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Benjamin Brody on Writing New Hymn Tunes

You might think that hymn tunes must always be in four-part harmony. But hymn tune composer Benjamin Brody includes many music styles for congregational singing in his new hymn collection - At the Weaving of Creation: 50 New Tunes.

Benjamin Brody is a hymn tune composer who has published two hymn tune collections and has been published in more than a dozen hymnals and hymn collections. He teaches church music and coordinates music for chapel worship at Whitworth University in Spokane, Washington. He also produces and hosts “Voices United: A Congregational Song Podcast.” In this edited conversation, Brody discusses writing hymn tunes and his new collection, At the Weaving of Creation: 50 New Tunes (GIA Music Publications, 2024). 

How did you come to write hymn tunes?  

I credit someone I never met, Canadian hymn writer Sylvia Dunstan, with my vocation as a composer of music for congregational singing. Sylvia was a gifted poet who died in 1993 at the age of 38. I came across her “I Believe in God Almighty” and felt the text needed to be sung, but I didn’t find the tune it was paired with engaging. I thought I could create something that would sing better in my context, and it became my first published hymn tune. I named the tune COLBERT, after the Colbert Presbyterian Church congregation, where I led worship for twenty years.

Hymnwriter Adam M. L .Tice heard this tune and asked if I would write a tune for one of his new texts. That has begun a wonderful collaborative relationship, which now has expanded to collaborations with many other hymn writers. 

How do you decide what to write?

With the exception of a handful of tunes that developed independent of a text, nearly all of my tunes are written with a specific text in mind. Sometimes I come across a previously published text, either recent or sometimes very old, that I find engaging and choose to write a tune for. Frequently friends send me texts that they have written and ask me to write a tune for them. There have a been a couple of occasions where I wrote a tune without a particular text in mind and sent it to a friend to write a text for it.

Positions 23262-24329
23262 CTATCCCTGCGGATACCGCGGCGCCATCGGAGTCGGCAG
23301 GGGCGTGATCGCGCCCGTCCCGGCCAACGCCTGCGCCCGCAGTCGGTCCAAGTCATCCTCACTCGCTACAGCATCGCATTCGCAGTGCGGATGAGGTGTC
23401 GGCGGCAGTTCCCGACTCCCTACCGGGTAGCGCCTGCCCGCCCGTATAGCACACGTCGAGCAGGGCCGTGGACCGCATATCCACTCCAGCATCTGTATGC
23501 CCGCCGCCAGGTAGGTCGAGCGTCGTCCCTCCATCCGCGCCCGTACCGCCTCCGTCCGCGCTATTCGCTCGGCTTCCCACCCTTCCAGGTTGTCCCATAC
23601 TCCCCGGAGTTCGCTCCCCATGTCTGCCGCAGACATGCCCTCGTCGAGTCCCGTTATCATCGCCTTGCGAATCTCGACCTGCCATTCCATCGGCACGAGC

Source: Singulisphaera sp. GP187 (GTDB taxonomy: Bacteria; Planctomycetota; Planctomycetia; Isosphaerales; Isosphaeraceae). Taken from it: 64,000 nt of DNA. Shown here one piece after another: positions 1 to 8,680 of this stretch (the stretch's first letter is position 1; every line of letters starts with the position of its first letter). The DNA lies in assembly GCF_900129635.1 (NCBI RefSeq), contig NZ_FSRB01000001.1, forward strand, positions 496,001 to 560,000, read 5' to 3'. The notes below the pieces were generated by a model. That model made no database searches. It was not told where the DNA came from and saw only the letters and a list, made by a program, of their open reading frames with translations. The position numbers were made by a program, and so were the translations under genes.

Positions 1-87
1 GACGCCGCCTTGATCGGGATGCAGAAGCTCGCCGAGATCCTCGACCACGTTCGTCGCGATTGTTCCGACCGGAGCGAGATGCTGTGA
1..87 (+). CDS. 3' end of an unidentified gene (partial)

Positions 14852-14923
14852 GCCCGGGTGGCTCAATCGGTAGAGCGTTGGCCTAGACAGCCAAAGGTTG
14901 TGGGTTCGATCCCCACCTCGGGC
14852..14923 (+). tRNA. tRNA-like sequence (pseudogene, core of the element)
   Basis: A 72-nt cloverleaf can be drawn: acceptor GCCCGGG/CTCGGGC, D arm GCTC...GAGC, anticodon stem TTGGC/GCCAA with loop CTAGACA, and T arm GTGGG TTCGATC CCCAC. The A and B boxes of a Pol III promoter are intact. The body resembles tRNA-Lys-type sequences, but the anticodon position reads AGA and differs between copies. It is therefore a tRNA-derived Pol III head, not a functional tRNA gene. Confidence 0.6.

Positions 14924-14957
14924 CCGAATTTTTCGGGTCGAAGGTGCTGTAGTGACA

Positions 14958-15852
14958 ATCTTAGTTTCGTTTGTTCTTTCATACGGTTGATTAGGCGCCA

How would you describe the musical style of your tunes?   

Perhaps the best term would be “eclectic.” I enjoy exploring a wide variety of styles. In At the Weaving of Creation, you can find some hymns in traditional four-part writing, but most are for unison voices. There are some songs with a driving, folk-like character. Others are gospel music-inspired or reminiscent of Taizé chants. I’m a pianist, so I write most tunes to be accompanied by piano, but I also include guitar chords to make them accessible for worship bands. Most of these songs were first sung at my church, where they were led by a small ensemble of instrumentalists and vocalists.

What makes a good hymn tune?

A good hymn tune must be interesting, intuitive, and fitting. It must be interesting because it needs to keep the singer engaged over multiple verses of singing the same tune. There must be something creatively unique to it that makes one want to sing it again. It must be intuitive because it has to be able to be learned quickly. At least by the second time through, an average singer should have it learned. And it must be a good fit with the text. It must help to amplify and communicate the text, not distract from it. 

What were your goals in creating your new At the Weaving of Creation collection?

My goal with all my hymn tunes is to provide music to help give voice to the congregation’s prayers and praise. The contents of the new collection were mainly driven by the texts that my collaborators sent me. It is difficult to choose a favorite, but “Soul, Why Are You Disquieted?” has been particularly meaningful to me. Psalm 42 has been set by composers many times, often using the first line as a refrain (“As the deer longs for the water, so my soul longs for you, O God”).

As I was reading the psalm, however, I was drawn to a line in verse five: “Soul, why are you disquieted? Hope in God.” As I was praying this line, I found it settling into a rhythm and then a melody as well. I realized it could be sung as a repetitive chant similar to some Taizé chants. So, I asked my friend Jacque B. Jones to craft verses from other parts of that psalm that could be sung by a soloist while the congregation keeps repeating the refrain. Jacque also crafted two prayers that could be read during the song, perhaps with the congregation humming the refrain. I am really happy with the result and hope that the piece’s flexibility may make it useful to a variety of congregations.